Primary healthcare news, information & resources

Cervical screening update 2018

Upcoming improvements to the National Cervical Screening Programme (NCSP)

The NCSP has been working towards two key changes in the programme - the introduction of Human Papillomavirus (HPV) primary screening and changing the screening start age from 20 to 25 years of age. 

HPV primary screening has been shown to be a more effective test to determine the risk of developing cervical cancer and transitioning to an HPV primary screening programme will further reduce both the incidence and mortality of cervical cancer. The current IT system that supports the NCSP was designed specifically for a cytology based screening pathway and a new fit for purpose IT solution needs to be developed to safely and effectively implement HPV primary screening.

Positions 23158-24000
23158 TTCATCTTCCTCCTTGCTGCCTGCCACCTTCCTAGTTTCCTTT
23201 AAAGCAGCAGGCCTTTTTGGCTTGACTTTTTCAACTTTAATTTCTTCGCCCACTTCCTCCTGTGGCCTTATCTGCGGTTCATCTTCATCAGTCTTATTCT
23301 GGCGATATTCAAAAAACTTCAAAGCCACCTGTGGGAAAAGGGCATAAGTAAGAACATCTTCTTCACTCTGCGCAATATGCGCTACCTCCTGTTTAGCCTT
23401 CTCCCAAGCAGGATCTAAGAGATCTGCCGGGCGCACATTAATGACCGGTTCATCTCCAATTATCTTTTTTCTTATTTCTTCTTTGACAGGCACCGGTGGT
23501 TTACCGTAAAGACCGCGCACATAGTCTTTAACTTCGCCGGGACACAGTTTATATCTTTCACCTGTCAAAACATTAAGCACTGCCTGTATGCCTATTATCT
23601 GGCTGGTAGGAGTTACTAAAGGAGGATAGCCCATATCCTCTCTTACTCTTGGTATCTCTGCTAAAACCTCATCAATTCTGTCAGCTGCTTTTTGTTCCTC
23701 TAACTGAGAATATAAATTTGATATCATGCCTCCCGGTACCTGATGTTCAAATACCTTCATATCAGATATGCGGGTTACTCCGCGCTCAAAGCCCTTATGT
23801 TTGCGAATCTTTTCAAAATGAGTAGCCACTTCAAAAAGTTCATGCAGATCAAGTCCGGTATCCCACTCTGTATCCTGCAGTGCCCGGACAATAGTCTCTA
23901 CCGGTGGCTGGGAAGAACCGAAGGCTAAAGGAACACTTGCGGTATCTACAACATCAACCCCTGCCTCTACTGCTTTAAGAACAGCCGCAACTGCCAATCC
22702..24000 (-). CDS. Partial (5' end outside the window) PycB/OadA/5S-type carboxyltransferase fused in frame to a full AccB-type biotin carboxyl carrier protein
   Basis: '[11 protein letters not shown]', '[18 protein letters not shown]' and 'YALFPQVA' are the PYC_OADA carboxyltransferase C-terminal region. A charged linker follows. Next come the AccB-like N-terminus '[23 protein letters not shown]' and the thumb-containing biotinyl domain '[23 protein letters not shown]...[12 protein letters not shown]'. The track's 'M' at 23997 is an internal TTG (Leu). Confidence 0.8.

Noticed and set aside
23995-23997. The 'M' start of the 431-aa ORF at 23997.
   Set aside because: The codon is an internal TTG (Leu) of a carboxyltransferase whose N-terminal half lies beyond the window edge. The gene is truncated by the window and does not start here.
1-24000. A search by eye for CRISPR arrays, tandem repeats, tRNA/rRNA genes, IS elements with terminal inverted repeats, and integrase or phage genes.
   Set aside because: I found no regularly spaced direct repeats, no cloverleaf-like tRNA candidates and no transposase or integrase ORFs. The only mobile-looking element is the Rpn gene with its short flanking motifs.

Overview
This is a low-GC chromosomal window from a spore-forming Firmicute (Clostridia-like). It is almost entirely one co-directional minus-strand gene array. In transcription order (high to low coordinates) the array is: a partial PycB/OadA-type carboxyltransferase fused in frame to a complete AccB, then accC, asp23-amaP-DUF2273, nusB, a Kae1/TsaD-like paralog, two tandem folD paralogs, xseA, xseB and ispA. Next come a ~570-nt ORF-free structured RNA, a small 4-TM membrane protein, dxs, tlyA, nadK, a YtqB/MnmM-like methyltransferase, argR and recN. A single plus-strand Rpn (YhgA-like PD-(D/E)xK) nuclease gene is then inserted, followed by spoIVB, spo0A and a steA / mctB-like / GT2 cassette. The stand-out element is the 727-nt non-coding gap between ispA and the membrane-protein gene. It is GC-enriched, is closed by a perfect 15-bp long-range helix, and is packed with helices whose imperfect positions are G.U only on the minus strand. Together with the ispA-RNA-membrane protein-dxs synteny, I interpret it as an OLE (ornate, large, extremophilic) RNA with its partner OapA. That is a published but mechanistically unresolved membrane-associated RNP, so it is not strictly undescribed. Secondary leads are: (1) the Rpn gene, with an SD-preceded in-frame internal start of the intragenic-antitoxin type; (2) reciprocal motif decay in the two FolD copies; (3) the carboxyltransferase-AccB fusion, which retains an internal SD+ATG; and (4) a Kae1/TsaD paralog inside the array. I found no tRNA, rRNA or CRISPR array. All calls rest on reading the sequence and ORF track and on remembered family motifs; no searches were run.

The transition to HPV primary screening has been extended to allow time to develop this IT solution as part of the National Screening Solution. A date for transition to HPV primary screening is still to be decided, however we are working towards commencing this from 2021. 

There is now a strong body of evidence that screening women between the ages of 20 and 24 provides little benefit to women and this change reduces the potential harm of over treatment for women in this age group. This change will be introduced in 2019. 

In the interim, the current cytology based screening programme continues to be a safe and effective programme and the NCSP is committed to ensuring New Zealand women have equitable access to high-quality cervical screening. 

For more information around the change of timing for improvements to the NCSP please contact Ministry of Health national screening unit group manager Astrid Koornneef:

You may also be interested in

Latest Clinical Resources